Solid biomass, quality and energy density
The concept of biomass is very large and includes practically every fuel with not mineral and not fossil origin. Discover how to classify them!
BIOMASS – INTRODUCTION
The concept of biomass is very large and, at least in theory, includes practically every fuel with not mineral and not fossil origin.
Biomass can be defined as the biodegradable fraction of products, waste and residues of biological origin (plant and animal) from agriculture, forestry and related industries (including fisheries and aquaculture). We can also count among biomass as the biodegradable fraction of industrial and municipal waste, such as grass cuttings, pruning of public and private green, and the resulting materials of forest management.
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Under a physical point of view, biomass used for energy purposes can be divided into liquid and solid; thanks to gasification processes, there is also the possibility to obtain fuels in gaseous state (syngas). Particularly:
- The gasified biomass (biogas, syngas) are obtained from solid biomass using special processes. As for the biogas, it is obtained by a low temperature biological process by means of which, in the absence of oxygen, the organic substances (often made by scraps from the zootechnical sector, from the wet fraction of municipal waste, …) is transformed in a gaseous mixture of methane (CH4) and carbon dioxide (CO2). The syngas is instead obtained by a process of high-temperature pyrolysis and gasification, and corresponds to a mixture of carbon monoxide (CO) and molecular hydrogen (H2).
- The liquid biomass (vegetable oils, ethanol, biodiesel, biofules …) typically result from mining / refining processes and are transformed into energy through technologies commonly present in the automotive / cogeneration sector. In some cases, they can be used in substitution to the common fuel for road transport.
- The solid biomass (wood pieces, wood chips, straw, green pruning, …) are generally used as fuel in thermal plants. They can be used directly in the state in which they are located or after a first treatment, which can have different purposes: reducing the size, compaction for the purpose of handling and reduction of water content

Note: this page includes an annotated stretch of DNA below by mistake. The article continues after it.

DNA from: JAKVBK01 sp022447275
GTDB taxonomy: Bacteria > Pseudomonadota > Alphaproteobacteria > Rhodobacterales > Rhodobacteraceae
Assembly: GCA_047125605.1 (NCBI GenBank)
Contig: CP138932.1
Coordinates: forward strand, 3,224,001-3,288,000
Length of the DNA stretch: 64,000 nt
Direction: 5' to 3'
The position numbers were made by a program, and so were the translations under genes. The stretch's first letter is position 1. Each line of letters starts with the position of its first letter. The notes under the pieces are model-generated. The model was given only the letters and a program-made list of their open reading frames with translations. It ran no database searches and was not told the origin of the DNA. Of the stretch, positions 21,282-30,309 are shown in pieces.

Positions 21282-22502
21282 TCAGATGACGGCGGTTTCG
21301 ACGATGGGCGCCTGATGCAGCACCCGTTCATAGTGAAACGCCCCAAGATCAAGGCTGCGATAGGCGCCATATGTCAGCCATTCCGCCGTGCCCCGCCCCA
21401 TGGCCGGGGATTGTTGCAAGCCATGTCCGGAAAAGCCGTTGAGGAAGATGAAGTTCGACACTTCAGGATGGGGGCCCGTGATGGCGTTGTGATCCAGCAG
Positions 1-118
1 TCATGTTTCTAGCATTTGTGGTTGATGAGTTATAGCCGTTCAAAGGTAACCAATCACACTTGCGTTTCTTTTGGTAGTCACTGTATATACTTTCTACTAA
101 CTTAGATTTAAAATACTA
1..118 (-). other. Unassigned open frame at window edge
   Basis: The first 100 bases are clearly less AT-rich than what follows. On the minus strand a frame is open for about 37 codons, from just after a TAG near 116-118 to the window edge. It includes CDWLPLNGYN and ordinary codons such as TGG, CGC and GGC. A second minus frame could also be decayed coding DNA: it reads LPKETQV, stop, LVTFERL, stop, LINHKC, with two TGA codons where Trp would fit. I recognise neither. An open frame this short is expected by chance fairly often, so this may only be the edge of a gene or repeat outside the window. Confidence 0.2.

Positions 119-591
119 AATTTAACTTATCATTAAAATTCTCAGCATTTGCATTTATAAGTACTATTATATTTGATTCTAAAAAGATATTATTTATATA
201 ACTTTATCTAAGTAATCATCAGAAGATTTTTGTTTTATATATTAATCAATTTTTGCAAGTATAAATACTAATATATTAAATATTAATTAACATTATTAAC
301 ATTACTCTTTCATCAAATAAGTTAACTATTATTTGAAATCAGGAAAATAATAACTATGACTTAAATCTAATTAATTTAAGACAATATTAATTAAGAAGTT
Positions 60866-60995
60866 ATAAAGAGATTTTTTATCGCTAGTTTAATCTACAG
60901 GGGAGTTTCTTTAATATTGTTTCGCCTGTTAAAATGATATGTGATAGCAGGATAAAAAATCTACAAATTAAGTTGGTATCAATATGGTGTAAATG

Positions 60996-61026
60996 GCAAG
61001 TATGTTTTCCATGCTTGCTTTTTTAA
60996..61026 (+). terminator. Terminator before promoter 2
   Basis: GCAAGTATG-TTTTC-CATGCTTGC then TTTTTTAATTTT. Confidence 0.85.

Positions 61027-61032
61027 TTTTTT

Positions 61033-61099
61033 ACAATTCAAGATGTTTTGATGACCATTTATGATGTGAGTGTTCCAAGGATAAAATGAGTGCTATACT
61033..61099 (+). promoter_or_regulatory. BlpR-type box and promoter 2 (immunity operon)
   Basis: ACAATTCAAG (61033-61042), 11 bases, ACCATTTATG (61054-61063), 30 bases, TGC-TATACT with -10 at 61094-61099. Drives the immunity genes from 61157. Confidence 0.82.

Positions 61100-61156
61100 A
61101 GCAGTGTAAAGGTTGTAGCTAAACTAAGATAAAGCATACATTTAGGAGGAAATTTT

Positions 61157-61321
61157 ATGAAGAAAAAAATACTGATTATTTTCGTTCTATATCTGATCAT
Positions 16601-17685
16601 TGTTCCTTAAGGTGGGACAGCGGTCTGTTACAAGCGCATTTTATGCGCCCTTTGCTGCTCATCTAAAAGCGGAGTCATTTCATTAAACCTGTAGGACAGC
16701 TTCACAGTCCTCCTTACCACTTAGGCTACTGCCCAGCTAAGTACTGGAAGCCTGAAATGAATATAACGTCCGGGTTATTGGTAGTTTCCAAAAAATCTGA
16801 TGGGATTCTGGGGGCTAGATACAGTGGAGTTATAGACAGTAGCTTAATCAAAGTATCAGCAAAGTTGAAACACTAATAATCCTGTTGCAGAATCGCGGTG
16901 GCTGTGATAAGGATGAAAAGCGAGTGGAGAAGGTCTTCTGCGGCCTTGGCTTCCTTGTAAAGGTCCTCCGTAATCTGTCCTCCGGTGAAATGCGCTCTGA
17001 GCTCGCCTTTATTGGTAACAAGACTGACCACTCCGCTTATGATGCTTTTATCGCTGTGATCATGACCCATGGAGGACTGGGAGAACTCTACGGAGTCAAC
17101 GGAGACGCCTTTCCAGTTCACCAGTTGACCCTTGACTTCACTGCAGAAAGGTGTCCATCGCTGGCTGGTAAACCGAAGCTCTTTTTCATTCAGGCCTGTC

Woody solid biomass
Solid biomass and in particular woody ones, turn out to be a culturally accepted as fuel, definitely available in some areas, economically attractive and environmentally sustainable. Considering this fuel it is good to keep in mind that there are some important economic variables, technological and environmental assessment in order to be able to have a complete and balanced picture of reality.
Synthetic forth gather the main physical and technical variables to consider in the evaluation of solid biomass in its fuel quality.
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The energy density and water content
The energy density refers to the amount of heat that we can “pull” through the combustion of biomass. It inherently varies, depending on the variety of origin. For the purposes of an accurate assessment of this value, as of all the other variables mentioned here, there are possibilities for specific analyzes. However, at least with regard to the solid fuel for excellence, the wood chips, there are technical standards that help in the process of comparison and evaluation.
In fact, the qualitative characterization of this fuel is regulated by the specific EU CEN / TS 14961 of 2005 which examines, among others, parameters such as:
- the magnitude of the size
- the moisture content
- the content of dry substance
Of crucial importance is the water content, as inversely proportional to the energy yield. In fact, the gross calorific value (Table 3) is a theoretical data which, during the combustion reaction, is reduced in terms of the heat quantity necessary to the evaporation of the water content of wood (heat of evaporation of water). Remember that this reduction is substantial, given that with a water content (M) of 40% (u = 67% humidity) the calorific value is reduced by almost 50%
The chemical characteristics
Some physical parameters, such as the melting point of the ash, or chemicals, as the maximum content of certain minerals, are also to be considered. This data can in fact influence the system choices relevant to the system of combustion and are reflected on the concentrations of certain pollutants in the combustion effluent. Other parameters, such as the average ash content, impact on pre-abatement systems (Turbovortex® and Tornado®) and on the choices to be taken for reuse / disposal of its waste.
Note that by abandoning “standardized” fuels such as wood and approaching fuel as so-called “agricultural biomass” (litter horses, poultry manure, straw, husk, peel, stones, still bottoms, threshing brewery, waste of ‘vegetable oil, tomato processing waste, bran, apple, …), all the physico-chemical values are changing and it is necessary an empirical data collection related to pollutants, low melting, dust, moisture and ash. An empirical analysis makes it possible to properly assess the technological choices related to the fuel plant, the fumes treatment line and the auxiliary facilities.
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